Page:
In a conversation about Cam Newton's post-Super Bowl press conference on The Radio Blast podcast, my friend Todd Lewandowski and I got to talking about the comparison between Newton and Peyton Manning. Todd's point, and it's one I've seen a lot in the past two days, is that Newton's actions looked even worse than they normally would because he stood compared to Manning. Manning has always handled the media well, in victory and defeat, and it was a stark contrast to the way Newton reacted to the loss on Sunday.
I think this is an incomplete assessment. And it's because of the issue of privilege.
For his entire football career, Peyton Manning has had a great relationship with the media. He's been praised, celebrated, even had misdeeds erased from the historical record. A lot of this has to do with Manning's success at quarterback, how he carries himself, his family connections. In the week leading up to the Super Bowl, Manning was celebrated as one of the all-time great quarterbacks. He's been in a position of privilege.
For his entire football career, Cam Newton had had a relatively poor relationship with the media. He's been criticized and questioned and had past misdeeds brought up again and again. He had his recruitment investigated by the media and the NCAA, his character questioned when he entered the NFL draft. A lot of this has to do with actions Newton's own actions, how he carries himself, the controversies in his past. In the week leading up to the Super Bowl, Newton was often questioned for his on-field behavior and attitude.
But this juxtaposition also comes from a place of privilege. There's the privilege of race - we're adults here, so we can admit that the fact that Manning is white and Newton is black plays at least some role in this, even at tacit, societal level. There's the privilege of success - Manning has had years of success at the college and pro level, while Newton hasn't had the same level of professional success. There's the pedigree of position - Manning plays quarterback in the traditional way, Newton plays it in a more modern manner. There's the privilege of pedigree - Manning comes from football royalty, Newton did not.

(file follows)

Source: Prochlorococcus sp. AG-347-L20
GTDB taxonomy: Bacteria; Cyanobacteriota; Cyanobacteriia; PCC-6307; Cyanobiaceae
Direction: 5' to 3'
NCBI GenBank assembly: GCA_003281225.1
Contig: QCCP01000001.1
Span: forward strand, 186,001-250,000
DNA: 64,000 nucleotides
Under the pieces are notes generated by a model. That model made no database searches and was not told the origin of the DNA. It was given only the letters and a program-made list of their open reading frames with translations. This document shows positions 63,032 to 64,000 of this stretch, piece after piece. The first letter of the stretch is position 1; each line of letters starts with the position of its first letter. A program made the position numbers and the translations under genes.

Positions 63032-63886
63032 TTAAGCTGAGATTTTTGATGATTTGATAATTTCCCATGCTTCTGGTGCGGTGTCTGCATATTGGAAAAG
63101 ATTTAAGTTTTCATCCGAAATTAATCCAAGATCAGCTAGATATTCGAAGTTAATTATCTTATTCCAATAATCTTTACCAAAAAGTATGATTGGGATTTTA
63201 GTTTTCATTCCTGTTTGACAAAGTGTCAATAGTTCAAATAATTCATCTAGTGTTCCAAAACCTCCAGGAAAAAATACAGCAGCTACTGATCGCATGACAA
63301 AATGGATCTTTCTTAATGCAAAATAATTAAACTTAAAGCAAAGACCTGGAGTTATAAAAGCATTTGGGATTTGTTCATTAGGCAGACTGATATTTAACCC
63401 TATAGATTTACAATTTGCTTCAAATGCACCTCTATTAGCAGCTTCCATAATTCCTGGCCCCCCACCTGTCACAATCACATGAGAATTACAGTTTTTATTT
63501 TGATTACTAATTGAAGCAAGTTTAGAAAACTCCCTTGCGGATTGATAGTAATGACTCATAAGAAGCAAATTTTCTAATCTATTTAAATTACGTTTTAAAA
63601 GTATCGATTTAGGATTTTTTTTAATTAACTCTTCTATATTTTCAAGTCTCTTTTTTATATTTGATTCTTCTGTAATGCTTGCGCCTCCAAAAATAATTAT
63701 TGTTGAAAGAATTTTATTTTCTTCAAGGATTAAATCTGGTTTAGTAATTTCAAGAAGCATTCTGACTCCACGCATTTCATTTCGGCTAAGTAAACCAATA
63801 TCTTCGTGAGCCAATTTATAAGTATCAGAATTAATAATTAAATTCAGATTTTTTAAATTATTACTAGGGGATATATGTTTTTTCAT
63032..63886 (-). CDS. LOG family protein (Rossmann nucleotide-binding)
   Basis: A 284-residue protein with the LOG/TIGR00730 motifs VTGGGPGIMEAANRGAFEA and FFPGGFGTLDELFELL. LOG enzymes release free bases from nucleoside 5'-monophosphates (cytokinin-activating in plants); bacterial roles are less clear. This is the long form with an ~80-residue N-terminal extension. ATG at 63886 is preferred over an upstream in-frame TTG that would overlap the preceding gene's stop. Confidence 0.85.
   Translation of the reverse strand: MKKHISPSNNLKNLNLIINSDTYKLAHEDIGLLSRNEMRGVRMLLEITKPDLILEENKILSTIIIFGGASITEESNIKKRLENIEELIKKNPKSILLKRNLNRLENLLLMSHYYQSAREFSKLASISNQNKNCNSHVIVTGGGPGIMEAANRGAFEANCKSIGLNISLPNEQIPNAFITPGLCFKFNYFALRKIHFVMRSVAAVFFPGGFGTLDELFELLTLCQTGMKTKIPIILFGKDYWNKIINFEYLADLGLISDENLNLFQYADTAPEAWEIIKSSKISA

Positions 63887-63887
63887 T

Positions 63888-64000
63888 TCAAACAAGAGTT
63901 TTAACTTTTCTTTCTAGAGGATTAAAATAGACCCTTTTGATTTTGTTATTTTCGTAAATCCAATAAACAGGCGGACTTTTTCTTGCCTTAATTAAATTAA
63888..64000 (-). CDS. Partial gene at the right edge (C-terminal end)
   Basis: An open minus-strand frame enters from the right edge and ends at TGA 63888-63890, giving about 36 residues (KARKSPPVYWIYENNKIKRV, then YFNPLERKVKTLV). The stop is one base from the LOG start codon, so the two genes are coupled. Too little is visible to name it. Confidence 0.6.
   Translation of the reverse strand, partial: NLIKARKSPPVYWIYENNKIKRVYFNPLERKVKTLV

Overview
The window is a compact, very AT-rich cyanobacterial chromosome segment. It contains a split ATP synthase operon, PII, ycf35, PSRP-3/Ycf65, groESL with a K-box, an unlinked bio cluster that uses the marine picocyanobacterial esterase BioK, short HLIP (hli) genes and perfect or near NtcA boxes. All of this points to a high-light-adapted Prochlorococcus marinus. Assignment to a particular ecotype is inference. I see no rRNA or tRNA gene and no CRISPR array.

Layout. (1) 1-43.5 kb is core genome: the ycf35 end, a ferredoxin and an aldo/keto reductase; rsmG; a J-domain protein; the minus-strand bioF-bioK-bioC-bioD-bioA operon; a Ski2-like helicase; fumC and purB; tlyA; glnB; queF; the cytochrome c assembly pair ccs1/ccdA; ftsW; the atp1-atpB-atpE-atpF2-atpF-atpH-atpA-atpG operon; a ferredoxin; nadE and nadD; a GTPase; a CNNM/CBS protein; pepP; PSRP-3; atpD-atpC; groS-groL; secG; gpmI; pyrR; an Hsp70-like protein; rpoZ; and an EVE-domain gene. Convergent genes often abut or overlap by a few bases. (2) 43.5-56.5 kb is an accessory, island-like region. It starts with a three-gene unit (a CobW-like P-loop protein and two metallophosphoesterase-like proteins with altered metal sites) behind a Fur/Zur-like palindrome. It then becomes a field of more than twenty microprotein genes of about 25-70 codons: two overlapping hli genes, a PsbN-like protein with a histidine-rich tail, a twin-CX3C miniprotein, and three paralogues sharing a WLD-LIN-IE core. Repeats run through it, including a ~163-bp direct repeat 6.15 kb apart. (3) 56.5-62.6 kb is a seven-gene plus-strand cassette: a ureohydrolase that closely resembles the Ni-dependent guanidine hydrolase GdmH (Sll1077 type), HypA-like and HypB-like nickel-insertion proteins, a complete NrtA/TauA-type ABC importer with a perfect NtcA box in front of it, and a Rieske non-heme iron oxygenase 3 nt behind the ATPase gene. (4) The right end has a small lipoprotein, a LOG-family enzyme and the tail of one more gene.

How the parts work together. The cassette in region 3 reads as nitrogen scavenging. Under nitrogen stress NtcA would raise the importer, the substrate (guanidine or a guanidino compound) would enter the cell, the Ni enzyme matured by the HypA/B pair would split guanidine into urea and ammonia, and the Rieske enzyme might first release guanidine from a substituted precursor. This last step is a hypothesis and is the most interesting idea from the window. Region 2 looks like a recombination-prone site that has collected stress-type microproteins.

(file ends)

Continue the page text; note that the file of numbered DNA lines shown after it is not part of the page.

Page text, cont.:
Whichever privilege you think it is - I think it's a combination of all of them, and others I haven't thought of - that colors how these two quarterbacks are viewed by the media as well as their relationships with the media. After a win or a loss.
This isn't meant as a defense for Newton's behavior - I'm on record saying he acted like a jerk and deserves to be called on it. But it's important to see the whole board. To view behavior without at least trying to understand the cultural forces that influence it yields an incomplete picture.
After a loss, when Peyton Manning enters the media room, he sees people he sees as partners, allies, people with whom he has a professional working relationship.
After a loss, when Cam Newton enters the media room, he sees people he sees as enemies, adversaries, people whom in his eyes have been out to destroy him.
In part, the way they deal with the media after a loss reflects this difference. And it's a difference rooted in privilege.